Well it works for the Boy Scouts so it can work for GDPR. This post is covering how you can prepare for GDPR.

Again, get a tea, grab a notebook and let’s get comfy.

 

Get organised for GDPR

Okay, I’ve got my notebook I’m ready!

Get organised

Now is the time to look at all the data you hold and where it is. Make a data audit for your business – use Excel, Word, whatever works but make sure it’s something you can access easily and add to when needed – also password protect this shizzle because this is vital information and you want to keep it safe. Go through all the areas where you collect data, what data you have, how you store it, how you got it and who you share it with.

Centralise

Once you have this audit think about centralising all your vital data, so anything that is super important to the running of your business. Excel is good for this as again, you need to start introducing Password Protection into your life. I have read that they are making people think carefully about choosing any cloud based platforms to do this because they can be hacked.

Create a Privacy Policy & Terms and Conditions pages for your website

If you don’t have these already you NEED to get them on your website. The ICO have some great tips on writing a brilliant Privacy Policy page and you can find a number of resources online for Terms and Conditions too. If you are a member of any fab Facebook groups you may even find a legal super whizz that can give your pages a look to make sure you’re covering everything you need too.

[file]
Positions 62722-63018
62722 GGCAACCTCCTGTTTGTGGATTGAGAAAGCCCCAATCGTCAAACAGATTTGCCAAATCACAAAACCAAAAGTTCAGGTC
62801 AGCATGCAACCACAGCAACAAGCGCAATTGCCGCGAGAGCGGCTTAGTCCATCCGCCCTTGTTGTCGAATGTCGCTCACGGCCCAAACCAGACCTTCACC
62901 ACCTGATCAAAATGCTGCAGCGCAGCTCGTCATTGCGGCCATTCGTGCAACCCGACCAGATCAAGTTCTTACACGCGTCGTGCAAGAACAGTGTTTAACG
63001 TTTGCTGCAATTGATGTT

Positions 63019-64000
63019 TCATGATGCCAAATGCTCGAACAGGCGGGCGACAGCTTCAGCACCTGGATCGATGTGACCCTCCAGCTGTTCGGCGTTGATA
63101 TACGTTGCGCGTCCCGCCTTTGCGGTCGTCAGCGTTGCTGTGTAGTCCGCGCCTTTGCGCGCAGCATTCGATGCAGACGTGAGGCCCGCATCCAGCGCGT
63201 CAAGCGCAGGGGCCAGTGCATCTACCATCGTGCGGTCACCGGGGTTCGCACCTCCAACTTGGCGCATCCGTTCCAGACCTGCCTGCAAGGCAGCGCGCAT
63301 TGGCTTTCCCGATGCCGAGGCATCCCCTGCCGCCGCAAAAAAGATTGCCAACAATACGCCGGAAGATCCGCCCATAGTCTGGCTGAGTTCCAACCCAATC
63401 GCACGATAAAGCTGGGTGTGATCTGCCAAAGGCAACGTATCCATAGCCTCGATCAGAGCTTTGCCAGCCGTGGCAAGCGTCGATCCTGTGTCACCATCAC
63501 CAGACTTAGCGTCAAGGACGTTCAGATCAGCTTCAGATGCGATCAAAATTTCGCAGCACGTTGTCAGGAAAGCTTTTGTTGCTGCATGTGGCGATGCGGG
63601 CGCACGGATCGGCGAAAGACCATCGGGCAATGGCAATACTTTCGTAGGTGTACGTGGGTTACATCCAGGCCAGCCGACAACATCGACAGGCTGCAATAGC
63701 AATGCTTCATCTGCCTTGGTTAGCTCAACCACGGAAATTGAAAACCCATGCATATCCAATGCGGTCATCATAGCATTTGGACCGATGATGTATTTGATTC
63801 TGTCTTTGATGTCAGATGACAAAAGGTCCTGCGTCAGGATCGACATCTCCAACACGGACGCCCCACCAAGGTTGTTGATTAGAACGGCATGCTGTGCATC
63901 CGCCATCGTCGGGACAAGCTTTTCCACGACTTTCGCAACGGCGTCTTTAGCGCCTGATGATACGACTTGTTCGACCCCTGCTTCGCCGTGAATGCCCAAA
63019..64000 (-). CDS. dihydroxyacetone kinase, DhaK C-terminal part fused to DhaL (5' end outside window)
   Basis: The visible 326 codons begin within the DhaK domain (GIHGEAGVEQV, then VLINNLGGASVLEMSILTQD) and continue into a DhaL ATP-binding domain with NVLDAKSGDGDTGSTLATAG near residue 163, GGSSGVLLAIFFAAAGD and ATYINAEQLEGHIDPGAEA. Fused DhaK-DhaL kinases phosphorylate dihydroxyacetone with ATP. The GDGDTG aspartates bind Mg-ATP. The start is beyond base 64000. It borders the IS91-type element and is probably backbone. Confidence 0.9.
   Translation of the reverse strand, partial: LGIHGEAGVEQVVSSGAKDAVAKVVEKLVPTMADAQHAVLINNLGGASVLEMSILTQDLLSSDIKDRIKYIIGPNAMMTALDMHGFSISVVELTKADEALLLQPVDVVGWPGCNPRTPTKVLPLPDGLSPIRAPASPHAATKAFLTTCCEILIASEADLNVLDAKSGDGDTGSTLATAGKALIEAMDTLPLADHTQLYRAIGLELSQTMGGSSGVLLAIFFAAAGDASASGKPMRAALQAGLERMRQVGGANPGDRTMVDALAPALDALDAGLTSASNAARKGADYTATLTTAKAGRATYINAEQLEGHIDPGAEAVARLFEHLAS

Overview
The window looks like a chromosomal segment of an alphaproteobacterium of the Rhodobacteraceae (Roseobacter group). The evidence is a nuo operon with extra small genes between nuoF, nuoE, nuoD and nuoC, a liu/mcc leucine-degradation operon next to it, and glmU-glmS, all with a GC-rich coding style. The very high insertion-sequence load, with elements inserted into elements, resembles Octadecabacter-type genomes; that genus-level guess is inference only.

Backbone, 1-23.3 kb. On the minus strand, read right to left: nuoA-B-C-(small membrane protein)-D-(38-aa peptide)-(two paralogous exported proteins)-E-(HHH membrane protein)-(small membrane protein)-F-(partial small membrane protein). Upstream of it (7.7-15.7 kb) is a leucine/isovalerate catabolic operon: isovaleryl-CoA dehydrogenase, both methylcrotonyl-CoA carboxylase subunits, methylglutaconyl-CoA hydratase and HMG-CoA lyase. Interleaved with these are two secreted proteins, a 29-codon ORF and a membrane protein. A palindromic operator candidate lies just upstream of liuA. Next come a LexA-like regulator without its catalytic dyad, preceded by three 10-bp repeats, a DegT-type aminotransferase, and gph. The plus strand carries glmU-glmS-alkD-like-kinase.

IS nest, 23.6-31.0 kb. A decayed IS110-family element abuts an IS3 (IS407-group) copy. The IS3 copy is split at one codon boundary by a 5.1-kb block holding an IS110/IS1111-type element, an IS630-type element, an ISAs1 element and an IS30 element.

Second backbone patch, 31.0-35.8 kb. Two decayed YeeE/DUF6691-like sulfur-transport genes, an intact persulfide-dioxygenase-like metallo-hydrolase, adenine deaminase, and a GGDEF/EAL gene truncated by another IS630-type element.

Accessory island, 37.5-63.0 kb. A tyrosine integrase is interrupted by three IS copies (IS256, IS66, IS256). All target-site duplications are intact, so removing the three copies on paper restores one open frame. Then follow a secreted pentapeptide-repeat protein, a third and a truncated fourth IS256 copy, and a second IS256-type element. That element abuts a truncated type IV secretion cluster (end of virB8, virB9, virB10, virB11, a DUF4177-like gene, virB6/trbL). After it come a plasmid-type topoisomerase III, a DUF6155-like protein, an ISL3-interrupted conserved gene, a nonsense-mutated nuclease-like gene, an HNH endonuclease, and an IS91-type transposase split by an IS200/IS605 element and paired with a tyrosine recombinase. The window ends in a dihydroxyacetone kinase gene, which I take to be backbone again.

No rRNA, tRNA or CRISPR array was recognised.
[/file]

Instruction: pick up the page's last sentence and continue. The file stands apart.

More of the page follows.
Everyone has rights

Every person that interacts with your business has rights. Think about their rights and how you ensure these are protected. This can be included in the Privacy Policy where you say how you will use their data. Another example is on a sign up form on a website, make it clear how you will store their data and how you will contact them when they “opt in” – I am going to be delving more into Email marketing specifically in the third instalment.

They might want to know stuff

All businesses will be affected by GDPR

Alright, if everyone is taking this GDPR business seriously then I better follow them.

 

Anyone has the right to ask you what information you hold on them, so think about how you would handle this, what would you provide and how long would it take for you to supply the information they need. You need to have a procedure in place to handle this type of request.

Age is just a number

It’s really important to think about the user behind the screen and you should make sure you have systems in place to verify people’s ages and if it requires for you to get parental or guardian consent for any data. I bet CBeebies will be looking at this very strongely because of the apps that they have.

There’s been a breach

Plan in advance how you would handle a data breach i.e. maybe you email someone accidentally who had “opted out” of your list, or maybe they didn’t actually give you consent for you to sign them up in the first place, you just met at an exhibition one day, took their business card and added them on (naughty).  Maybe you data list wasn’t password protected and you’ve been hacked at home and their data could be at risk – think about how you would handle this IF it happened.

It is really important that you read up on the ICO’s code of practice and become familiar with their guidelines and advice.

Don't get fined with GDPR

“There’s been a breach? Where’s my legal department”

 

 

The next post is all about GDPR, email marketing and the changes to “consent”.